Most parents are feeling the challenge of figuring out learning at home for their kids in the months ahead. Parents of students with special needs face even greater challenges as they adjust to limited supports and outlets for young family members.
Inclusion NWT is working to relieve some of that strain for families. Executive director Lynn Elkin said it’s been a tough time for families that rely on respite supports.
“We put the respite service initially on hold,” Elkin said, “and told families that if it was an emergency, they could contact us and we would figure out how to provide some [person-to-person] support for their family member.
“But what we have done is reach out regularly and check in with our families.”
The organization is trying to find new ways to help parents have much-needed breaks during the Covid-19 pandemic.
“We are sending activity packages customized to each person with things they would enjoy or would engage with, that they can do at home,” said Elkin.
“For some of our older respite clients – who might be in high school or junior high age, who like to visit with the respite worker – the option is there to do phone or video respite.”
Keeping relationships intact is considered vital for many of Inclusion NWT’s clients and staff, as is the safety of family members with a disability.
“Most families are highly concerned for their family members from a safety perspective,” said Elkin. “We certainly want to encourage staying at home, but if a family needs us to take somebody out for a walk – fully masked and with protective gear – we’ll try to figure that out.”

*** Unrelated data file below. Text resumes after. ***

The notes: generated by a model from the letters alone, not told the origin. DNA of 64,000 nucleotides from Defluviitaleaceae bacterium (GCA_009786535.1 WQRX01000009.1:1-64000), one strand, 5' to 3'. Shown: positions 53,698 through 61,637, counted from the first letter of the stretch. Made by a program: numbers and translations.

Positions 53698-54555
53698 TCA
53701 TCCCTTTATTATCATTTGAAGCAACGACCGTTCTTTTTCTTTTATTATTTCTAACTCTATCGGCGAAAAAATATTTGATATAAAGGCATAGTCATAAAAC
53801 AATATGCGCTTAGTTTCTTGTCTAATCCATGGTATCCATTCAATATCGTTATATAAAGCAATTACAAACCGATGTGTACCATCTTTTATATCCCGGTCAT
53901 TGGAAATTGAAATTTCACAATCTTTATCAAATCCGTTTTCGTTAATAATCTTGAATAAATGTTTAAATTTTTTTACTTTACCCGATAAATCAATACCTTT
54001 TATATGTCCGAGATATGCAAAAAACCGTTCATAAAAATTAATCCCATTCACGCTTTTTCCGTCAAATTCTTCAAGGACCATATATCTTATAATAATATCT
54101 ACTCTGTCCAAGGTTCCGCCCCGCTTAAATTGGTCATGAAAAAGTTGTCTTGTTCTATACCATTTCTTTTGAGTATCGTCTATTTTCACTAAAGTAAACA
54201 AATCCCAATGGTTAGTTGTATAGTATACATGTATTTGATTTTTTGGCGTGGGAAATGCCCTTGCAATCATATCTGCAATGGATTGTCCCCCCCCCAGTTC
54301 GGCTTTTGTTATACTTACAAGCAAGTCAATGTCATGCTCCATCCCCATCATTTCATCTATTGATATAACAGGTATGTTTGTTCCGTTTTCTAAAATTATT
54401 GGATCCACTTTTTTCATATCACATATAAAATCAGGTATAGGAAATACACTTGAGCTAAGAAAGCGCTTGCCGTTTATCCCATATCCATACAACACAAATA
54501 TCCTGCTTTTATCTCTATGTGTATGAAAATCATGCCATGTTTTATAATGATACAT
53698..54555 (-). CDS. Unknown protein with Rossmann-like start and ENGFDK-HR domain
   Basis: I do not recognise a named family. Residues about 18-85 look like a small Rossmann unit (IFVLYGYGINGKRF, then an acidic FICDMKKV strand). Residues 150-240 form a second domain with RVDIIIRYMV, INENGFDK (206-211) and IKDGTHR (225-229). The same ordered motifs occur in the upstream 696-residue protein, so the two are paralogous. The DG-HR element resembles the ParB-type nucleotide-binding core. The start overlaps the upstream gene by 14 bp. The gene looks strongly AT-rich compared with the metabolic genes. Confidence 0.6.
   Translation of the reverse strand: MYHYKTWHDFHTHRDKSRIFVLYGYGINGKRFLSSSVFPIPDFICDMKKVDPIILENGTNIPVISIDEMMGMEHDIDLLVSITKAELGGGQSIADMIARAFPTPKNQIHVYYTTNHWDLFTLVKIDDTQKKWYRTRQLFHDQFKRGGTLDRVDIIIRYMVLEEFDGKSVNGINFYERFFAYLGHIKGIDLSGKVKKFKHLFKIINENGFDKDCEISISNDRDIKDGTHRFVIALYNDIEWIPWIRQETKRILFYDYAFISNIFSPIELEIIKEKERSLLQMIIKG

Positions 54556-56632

Elkin said individualized service has always been provided to clients and that won’t change during the pandemic.
“We just have a few other restrictions around what we can do,” she said.
“If a family comes to me and says, ‘We think this can work,’ and I feel that it’s safe for both the family individual and our worker, then we’ll figure it out and make it work. We’re here and ready to work.”
Group activities across the NWT have been shut down, so Inclusion NWT has moved online with skills training activities and adult literacy classes.
The Odd Job Squad – which helps people with disabilities find short-term work while they search for longer-term employment – will resume once restrictions have been lifted by the chief public health officer.
Usually, Inclusion NWT has a host of summer camp options open to youth and adults. Elkin said the organization hopes some of that programming can still take place.
“We are absolutely looking at [running] our normal summer camp,” she said.
“I have committed to all of the summer students I told I was hiring. I am hiring [them] and they will be back shortly and we may have an option to start.”